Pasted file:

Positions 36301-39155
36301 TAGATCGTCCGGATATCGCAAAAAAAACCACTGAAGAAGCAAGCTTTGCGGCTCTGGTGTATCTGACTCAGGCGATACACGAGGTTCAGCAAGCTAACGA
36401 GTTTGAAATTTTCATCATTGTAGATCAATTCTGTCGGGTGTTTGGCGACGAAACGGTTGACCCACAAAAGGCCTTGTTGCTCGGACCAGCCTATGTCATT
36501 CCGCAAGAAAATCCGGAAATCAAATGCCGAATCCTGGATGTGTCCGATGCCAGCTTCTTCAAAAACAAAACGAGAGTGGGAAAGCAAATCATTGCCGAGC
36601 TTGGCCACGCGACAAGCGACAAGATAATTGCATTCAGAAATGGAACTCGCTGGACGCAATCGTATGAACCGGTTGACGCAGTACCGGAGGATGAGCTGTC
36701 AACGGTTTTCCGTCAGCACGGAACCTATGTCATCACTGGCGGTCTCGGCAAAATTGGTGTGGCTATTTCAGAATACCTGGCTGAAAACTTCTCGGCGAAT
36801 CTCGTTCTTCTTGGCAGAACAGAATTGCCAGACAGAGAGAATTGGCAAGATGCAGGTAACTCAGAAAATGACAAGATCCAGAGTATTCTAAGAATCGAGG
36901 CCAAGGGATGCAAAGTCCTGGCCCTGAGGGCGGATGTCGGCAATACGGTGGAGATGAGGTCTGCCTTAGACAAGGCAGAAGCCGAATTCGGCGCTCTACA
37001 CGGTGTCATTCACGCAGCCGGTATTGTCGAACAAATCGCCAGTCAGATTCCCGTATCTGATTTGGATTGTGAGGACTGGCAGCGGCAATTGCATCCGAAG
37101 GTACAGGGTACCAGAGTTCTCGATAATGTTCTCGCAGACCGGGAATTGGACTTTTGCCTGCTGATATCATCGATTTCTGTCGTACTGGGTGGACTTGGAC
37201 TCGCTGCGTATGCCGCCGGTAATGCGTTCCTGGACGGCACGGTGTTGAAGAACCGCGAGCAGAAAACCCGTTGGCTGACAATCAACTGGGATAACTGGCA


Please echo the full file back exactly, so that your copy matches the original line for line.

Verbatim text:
Positions 36301-39155
36301 TAGATCGTCCGGATATCGCAAAAAAAACCACTGAAGAAGCAAGCTTTGCGGCTCTGGTGTATCTGACTCAGGCGATACACGAGGTTCAGCAAGCTAACGA
36401 GTTTGAAATTTTCATCATTGTAGATCAATTCTGTCGGGTGTTTGGCGACGAAACGGTTGACCCACAAAAGGCCTTGTTGCTCGGACCAGCCTATGTCATT
36501 CCGCAAGAAAATCCGGAAATCAAATGCCGAATCCTGGATGTGTCCGATGCCAGCTTCTTCAAAAACAAAACGAGAGTGGGAAAGCAAATCATTGCCGAGC
36601 TTGGCCACGCGACAAGCGACAAGATAATTGCATTCAGAAATGGAACTCGCTGGACGCAATCGTATGAACCGGTTGACGCAGTACCGGAGGATGAGCTGTC
36701 AACGGTTTTCCGTCAGCACGGAACCTATGTCATCACTGGCGGTCTCGGCAAAATTGGTGTGGCTATTTCAGAATACCTGGCTGAAAACTTCTCGGCGAAT
36801 CTCGTTCTTCTTGGCAGAACAGAATTGCCAGACAGAGAGAATTGGCAAGATGCAGGTAACTCAGAAAATGACAAGATCCAGAGTATTCTAAGAATCGAGG
36901 CCAAGGGATGCAAAGTCCTGGCCCTGAGGGCGGATGTCGGCAATACGGTGGAGATGAGGTCTGCCTTAGACAAGGCAGAAGCCGAATTCGGCGCTCTACA
37001 CGGTGTCATTCACGCAGCCGGTATTGTCGAACAAATCGCCAGTCAGATTCCCGTATCTGATTTGGATTGTGAGGACTGGCAGCGGCAATTGCATCCGAAG
37101 GTACAGGGTACCAGAGTTCTCGATAATGTTCTCGCAGACCGGGAATTGGACTTTTGCCTGCTGATATCATCGATTTCTGTCGTACTGGGTGGACTTGGAC
37201 TCGCTGCGTATGCCGCCGGTAATGCGTTCCTGGACGGCACGGTGTTGAAGAACCGCGAGCAGAAAACCCGTTGGCTGACAATCAACTGGGATAACTGGCA